When Pratiwi suggested that the mothers take legal action, Warastuti did not hesitate.
Their quest to have the drug legalised in Indonesia for medical purposes has encountered stiff opposition however, and on July 20, Indonesia's Constitutional Court rejected a motion filed by Warastuti, Pratiwi and another mother whose child has cerebral palsy for a judicial review of Indonesia's Narcotics Law of 2009 that prohibits the use of marijuana for any reason.
According to Claudia Stoicescu, an associate professor in public health at Monash University in Indonesia, the country stands in stark contrast to its neighbours when it comes to its legal position on marijuana.
"Thailand legalised cannabis consumption in June this year and in Malaysia cannabis use for medical purposes has been legally regulated since last year," she told Al Jazeera.
"In Indonesia, possession of cannabis carries harsh sanctions, including substantial prison time, often in overcrowded and inhumane conditions. These punishments by the criminal justice system against cannabis users are much more detrimental to the health, well-being and quality of life of the individual than the cannabis use itself."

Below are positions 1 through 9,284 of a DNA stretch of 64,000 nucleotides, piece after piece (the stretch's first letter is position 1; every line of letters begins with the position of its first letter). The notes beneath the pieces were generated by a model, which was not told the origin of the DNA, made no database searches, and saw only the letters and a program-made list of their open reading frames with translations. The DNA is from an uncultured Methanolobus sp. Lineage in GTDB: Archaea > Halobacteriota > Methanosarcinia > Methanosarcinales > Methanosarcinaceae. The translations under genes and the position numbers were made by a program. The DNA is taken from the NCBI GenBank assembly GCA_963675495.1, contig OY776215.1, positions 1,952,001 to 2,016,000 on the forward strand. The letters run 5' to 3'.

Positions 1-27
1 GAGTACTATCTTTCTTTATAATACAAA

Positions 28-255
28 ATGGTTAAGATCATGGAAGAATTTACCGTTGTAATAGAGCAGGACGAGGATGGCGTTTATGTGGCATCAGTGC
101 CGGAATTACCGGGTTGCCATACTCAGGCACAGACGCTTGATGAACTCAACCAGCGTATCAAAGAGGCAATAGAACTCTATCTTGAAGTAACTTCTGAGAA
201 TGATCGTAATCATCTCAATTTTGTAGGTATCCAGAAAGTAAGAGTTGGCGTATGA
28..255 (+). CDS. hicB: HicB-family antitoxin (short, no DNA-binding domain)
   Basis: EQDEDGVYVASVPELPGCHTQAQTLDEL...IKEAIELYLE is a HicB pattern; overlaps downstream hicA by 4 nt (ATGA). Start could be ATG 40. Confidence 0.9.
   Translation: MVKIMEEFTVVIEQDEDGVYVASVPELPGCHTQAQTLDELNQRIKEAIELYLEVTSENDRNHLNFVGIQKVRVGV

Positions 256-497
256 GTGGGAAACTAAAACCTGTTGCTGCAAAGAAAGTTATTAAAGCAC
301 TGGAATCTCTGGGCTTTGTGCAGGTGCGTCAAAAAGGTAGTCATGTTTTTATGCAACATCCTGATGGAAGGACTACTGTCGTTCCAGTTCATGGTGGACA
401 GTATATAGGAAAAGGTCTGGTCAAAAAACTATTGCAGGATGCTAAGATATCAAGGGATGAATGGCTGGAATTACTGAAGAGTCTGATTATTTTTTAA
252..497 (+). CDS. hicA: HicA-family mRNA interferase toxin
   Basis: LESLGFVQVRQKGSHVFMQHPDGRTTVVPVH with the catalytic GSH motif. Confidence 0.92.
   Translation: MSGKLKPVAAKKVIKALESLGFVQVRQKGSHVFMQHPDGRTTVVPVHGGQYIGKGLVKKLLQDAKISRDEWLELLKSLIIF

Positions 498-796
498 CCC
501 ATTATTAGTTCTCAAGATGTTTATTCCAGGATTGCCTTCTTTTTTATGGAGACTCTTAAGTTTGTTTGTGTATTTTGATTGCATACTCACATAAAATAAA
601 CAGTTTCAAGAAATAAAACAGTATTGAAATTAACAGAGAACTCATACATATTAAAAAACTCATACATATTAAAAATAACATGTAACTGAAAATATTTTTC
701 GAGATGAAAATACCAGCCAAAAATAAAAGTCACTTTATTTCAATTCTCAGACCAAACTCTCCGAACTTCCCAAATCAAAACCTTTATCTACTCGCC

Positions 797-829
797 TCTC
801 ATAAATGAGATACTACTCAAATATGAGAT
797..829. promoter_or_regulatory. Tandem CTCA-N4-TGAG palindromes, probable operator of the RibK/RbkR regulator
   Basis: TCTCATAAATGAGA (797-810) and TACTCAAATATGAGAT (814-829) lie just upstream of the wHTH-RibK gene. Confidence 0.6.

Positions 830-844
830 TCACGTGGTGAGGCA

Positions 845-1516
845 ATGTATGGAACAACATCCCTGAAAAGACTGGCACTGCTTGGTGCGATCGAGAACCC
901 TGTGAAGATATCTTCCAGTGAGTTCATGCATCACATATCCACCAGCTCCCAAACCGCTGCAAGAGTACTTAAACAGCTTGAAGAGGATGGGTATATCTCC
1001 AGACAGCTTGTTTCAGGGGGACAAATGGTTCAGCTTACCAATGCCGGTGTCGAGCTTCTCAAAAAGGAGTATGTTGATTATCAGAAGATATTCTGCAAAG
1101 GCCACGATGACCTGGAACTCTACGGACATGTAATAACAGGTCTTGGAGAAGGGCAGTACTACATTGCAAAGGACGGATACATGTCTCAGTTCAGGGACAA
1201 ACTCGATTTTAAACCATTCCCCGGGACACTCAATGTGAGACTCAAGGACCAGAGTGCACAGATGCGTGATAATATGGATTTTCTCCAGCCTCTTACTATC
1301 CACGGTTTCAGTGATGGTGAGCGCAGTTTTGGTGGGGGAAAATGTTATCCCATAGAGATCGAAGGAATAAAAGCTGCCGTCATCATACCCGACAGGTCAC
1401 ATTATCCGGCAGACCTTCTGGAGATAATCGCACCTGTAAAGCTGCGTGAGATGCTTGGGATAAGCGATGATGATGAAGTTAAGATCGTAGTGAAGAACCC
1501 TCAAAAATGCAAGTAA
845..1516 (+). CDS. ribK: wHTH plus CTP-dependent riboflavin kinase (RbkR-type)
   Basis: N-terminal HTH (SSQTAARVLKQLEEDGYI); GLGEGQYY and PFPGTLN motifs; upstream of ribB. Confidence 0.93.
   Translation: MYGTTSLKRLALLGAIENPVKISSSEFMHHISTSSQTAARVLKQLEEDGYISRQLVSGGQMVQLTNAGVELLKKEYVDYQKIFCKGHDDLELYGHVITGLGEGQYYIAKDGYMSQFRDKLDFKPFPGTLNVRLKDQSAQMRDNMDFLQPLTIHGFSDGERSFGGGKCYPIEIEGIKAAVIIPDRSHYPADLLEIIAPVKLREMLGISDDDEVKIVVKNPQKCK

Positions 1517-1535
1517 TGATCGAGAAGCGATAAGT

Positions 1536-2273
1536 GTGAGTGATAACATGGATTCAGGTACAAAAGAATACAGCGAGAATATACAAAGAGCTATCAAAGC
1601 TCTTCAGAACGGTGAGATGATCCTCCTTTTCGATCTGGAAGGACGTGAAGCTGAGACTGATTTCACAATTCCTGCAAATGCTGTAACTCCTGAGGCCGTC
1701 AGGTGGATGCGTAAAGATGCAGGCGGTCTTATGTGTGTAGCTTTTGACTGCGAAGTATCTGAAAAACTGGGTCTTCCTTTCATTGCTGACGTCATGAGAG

Warastuti says she is not surprised the Constitutional Court rejected the mothers' bid to legalise marijuana for medical purposes but was pleased the judge ordered the Indonesian government to conduct further scientific studies into the medical uses of marijuana.
"I knew that the legal challenge was going to be rejected, but the ruling has also pushed for research into medical marijuana which we need to appreciate. In Indonesia it is hard for people to accept the legalisation of medical marijuana because they think that cannabis just gets you high, but there are good and bad ways to use it."
"It is like a knife which is meant to be used to cut things, but can also be used to stab someone and kill them. Yet you can still buy knives everywhere," she said.
Indonesia classifies cannabis as a Schedule 1 substance, following the UN Single Convention on Narcotic Drugs of 1961, which means that it is classified as a drug with high potential for abuse, no accepted medical use and no safe level of use under medical supervision.
However, medical researcher Stoicescu says the country should reschedule cannabis, something the World Health Organization has recommended since 2019.